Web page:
It is said that this suppression of truth occurred even though what could be known about the God of creation had been made quite plain to them (Romans 1:19). Indeed, Scripture seems to indicate that Adam and Eve had a regular fellowship with the Creator, in His very presence, as it was following their eye-opening fruit-eating that “the man and his wife heard the sound of the Lord God moving about in the orchard at the breezy time of the day, and they hid from the Lord God among the trees of the orchard” (Genesis 3:8). This could be taken as an indication that such was a regular occurrence. In that time spent with Adam and Eve, it could be presumed to have been the case that it is to be understood that the covenant God made Himself and His ways and His expectations very plain to them.
Based upon that, could it not be asserted that the experience of Adam and Eve is reflected in the next verse, where Paul writes “since the creation of the world His invisible attributes---His eternal power and divine nature---have been clearly seen, because they are understood through what has been made”? (Romans 1:20a) Paul’s position is that though they would not have been able to tangibly see or feel the eternal power of the Creator God, it would most certainly have been the case that they would have been brought into an understanding of it by the very fact of their existence, along with that of the world. They would have understood that power by observing what was all around them---what had been made.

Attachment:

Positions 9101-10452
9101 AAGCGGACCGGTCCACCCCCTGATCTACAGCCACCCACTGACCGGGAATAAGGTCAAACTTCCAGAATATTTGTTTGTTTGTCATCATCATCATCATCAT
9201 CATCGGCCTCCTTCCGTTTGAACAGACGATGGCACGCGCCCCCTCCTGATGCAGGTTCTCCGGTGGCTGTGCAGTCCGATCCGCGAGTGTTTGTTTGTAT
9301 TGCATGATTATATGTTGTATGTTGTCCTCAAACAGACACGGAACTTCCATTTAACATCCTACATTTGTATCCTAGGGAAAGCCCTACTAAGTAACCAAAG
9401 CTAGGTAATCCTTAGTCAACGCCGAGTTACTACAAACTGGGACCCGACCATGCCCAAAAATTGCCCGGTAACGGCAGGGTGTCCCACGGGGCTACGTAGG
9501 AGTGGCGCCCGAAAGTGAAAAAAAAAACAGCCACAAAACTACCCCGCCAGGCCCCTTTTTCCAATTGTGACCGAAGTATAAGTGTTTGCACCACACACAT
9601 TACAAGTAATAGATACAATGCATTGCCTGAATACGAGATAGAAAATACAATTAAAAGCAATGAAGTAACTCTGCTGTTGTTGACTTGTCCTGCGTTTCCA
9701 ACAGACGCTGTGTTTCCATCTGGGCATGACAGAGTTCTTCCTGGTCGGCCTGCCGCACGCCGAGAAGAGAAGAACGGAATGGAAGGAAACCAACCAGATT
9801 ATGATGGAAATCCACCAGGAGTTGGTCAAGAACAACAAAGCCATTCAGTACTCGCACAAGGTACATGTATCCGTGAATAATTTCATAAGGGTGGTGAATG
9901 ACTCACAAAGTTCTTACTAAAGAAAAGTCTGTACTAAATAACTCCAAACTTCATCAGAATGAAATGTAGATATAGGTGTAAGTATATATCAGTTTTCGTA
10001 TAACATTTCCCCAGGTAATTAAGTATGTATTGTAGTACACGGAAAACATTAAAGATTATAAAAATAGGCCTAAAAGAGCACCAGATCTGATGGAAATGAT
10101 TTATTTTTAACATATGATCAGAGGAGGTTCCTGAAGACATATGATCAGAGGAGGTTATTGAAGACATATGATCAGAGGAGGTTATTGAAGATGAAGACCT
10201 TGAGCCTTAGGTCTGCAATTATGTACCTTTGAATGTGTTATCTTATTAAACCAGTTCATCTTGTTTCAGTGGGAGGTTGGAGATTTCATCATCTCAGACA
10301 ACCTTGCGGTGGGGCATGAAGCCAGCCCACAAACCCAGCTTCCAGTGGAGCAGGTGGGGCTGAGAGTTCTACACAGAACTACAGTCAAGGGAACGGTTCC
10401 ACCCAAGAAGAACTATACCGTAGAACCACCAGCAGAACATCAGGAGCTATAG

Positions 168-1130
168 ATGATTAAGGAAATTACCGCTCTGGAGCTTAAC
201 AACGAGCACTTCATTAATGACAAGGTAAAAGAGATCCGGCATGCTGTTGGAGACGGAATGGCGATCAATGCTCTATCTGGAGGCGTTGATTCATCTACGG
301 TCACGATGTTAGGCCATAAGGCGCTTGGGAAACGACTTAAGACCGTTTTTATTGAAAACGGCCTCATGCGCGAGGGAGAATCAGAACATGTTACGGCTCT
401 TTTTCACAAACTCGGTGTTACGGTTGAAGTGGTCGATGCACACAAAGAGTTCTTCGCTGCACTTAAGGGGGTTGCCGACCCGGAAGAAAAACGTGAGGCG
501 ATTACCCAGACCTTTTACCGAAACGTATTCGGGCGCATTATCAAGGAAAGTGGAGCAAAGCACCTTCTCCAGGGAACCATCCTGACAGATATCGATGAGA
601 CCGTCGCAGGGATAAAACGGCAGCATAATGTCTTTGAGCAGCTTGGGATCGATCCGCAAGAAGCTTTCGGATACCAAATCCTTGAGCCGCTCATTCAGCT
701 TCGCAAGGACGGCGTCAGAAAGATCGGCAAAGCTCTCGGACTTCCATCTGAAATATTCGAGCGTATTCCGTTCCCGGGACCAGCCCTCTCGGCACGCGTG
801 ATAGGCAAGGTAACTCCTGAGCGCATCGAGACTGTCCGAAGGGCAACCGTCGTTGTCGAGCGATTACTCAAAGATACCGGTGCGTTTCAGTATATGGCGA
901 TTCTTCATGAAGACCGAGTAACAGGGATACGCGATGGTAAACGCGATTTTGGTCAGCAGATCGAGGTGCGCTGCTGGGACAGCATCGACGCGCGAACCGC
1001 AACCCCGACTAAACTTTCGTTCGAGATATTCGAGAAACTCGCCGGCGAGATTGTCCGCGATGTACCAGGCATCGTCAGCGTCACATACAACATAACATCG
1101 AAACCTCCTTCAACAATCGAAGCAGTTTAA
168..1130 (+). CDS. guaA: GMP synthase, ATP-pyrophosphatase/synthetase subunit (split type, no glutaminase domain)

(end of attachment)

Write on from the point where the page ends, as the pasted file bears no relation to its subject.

The Creator God’s divine nature would have been understood, especially by Adam, as having been made in and as the image of God, and undoubtedly having had that communicated to him as he was given the responsibility of naming all of the living creatures (according to Genesis 2:20). This was part of the exercise of the stewarding authority over the creation that had been delivered to Adam. Along with that, Adam had been placed in Eden, in the world, to care for it and to maintain it (2:15).
These two things, along with the command in regards to the tree of the knowledge of good and evil, would presumably have given Adam a vision of God’s nature, as part of the bearing of the divine image (which would seem to entail some measure of a shared nature) was the authority over and responsibility for his God’s creation. It is owing to this direct knowledge of and fellowship with the Creator God, with the explicit commands of that God and responsibilities that sprang from that knowledge and fellowship, that would have left Adam and Eve “without excuse” (Romans 1:20b) when it came time for their God to question them about the matter involving the serpent, the fruit, and their rebellion.
Following the assertion that there is a lack of any excuse, as one continues to view these verses from the first chapter of Romans through the lens of Adam and Eve and the fall, one goes on to read “For although they knew God, they did not glorify Him as God or give Him thanks, but became futile in their thoughts and their senseless hearts were darkened” (Romans 1:21). Once again, it is appropriate to here reflect on the implied fact that Adam and Eve most certainly knew the Creator God, and in a way that would have been quite unique to them alone. In the midst of this knowledge and this way of knowing, they still rebelled against Him and ate the fruit. In that, there was most certainly no glory given to their God. There was no thankfulness.